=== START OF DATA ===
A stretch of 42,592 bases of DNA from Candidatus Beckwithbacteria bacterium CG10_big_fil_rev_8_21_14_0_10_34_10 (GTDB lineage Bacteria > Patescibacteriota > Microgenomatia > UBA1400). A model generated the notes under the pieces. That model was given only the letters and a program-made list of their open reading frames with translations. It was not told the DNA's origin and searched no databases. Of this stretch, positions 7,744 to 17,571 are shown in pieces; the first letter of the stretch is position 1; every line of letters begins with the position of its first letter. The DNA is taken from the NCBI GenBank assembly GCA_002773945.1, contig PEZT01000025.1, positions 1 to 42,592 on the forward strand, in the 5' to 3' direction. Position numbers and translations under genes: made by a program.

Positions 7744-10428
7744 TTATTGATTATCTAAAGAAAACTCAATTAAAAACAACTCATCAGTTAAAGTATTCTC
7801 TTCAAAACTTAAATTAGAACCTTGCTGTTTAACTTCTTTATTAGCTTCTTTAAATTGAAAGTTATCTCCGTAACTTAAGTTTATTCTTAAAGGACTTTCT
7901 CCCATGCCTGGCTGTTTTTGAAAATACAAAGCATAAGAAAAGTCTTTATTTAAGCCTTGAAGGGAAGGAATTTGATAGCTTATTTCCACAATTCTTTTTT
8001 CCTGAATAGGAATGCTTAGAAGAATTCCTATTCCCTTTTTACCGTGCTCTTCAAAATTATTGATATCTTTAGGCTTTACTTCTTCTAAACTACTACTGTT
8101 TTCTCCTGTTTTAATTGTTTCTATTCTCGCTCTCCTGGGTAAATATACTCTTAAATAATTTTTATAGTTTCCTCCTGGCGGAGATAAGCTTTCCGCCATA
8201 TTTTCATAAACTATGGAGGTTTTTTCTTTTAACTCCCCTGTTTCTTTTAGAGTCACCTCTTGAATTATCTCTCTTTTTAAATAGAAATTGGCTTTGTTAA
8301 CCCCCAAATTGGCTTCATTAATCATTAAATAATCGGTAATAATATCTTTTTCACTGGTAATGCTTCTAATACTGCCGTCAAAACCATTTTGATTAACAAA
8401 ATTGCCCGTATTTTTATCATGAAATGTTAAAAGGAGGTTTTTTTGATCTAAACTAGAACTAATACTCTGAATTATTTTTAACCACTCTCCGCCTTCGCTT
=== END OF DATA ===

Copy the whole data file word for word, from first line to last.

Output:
A stretch of 42,592 bases of DNA from Candidatus Beckwithbacteria bacterium CG10_big_fil_rev_8_21_14_0_10_34_10 (GTDB lineage Bacteria > Patescibacteriota > Microgenomatia > UBA1400). A model generated the notes under the pieces. That model was given only the letters and a program-made list of their open reading frames with translations. It was not told the DNA's origin and searched no databases. Of this stretch, positions 7,744 to 17,571 are shown in pieces; the first letter of the stretch is position 1; every line of letters begins with the position of its first letter. The DNA is taken from the NCBI GenBank assembly GCA_002773945.1, contig PEZT01000025.1, positions 1 to 42,592 on the forward strand, in the 5' to 3' direction. Position numbers and translations under genes: made by a program.

Positions 7744-10428
7744 TTATTGATTATCTAAAGAAAACTCAATTAAAAACAACTCATCAGTTAAAGTATTCTC
7801 TTCAAAACTTAAATTAGAACCTTGCTGTTTAACTTCTTTATTAGCTTCTTTAAATTGAAAGTTATCTCCGTAACTTAAGTTTATTCTTAAAGGACTTTCT
7901 CCCATGCCTGGCTGTTTTTGAAAATACAAAGCATAAGAAAAGTCTTTATTTAAGCCTTGAAGGGAAGGAATTTGATAGCTTATTTCCACAATTCTTTTTT
8001 CCTGAATAGGAATGCTTAGAAGAATTCCTATTCCCTTTTTACCGTGCTCTTCAAAATTATTGATATCTTTAGGCTTTACTTCTTCTAAACTACTACTGTT
8101 TTCTCCTGTTTTAATTGTTTCTATTCTCGCTCTCCTGGGTAAATATACTCTTAAATAATTTTTATAGTTTCCTCCTGGCGGAGATAAGCTTTCCGCCATA
8201 TTTTCATAAACTATGGAGGTTTTTTCTTTTAACTCCCCTGTTTCTTTTAGAGTCACCTCTTGAATTATCTCTCTTTTTAAATAGAAATTGGCTTTGTTAA
8301 CCCCCAAATTGGCTTCATTAATCATTAAATAATCGGTAATAATATCTTTTTCACTGGTAATGCTTCTAATACTGCCGTCAAAACCATTTTGATTAACAAA
8401 ATTGCCCGTATTTTTATCATGAAATGTTAAAAGGAGGTTTTTTTGATCTAAACTAGAACTAATACTCTGAATTATTTTTAACCACTCTCCGCCTTCGCTT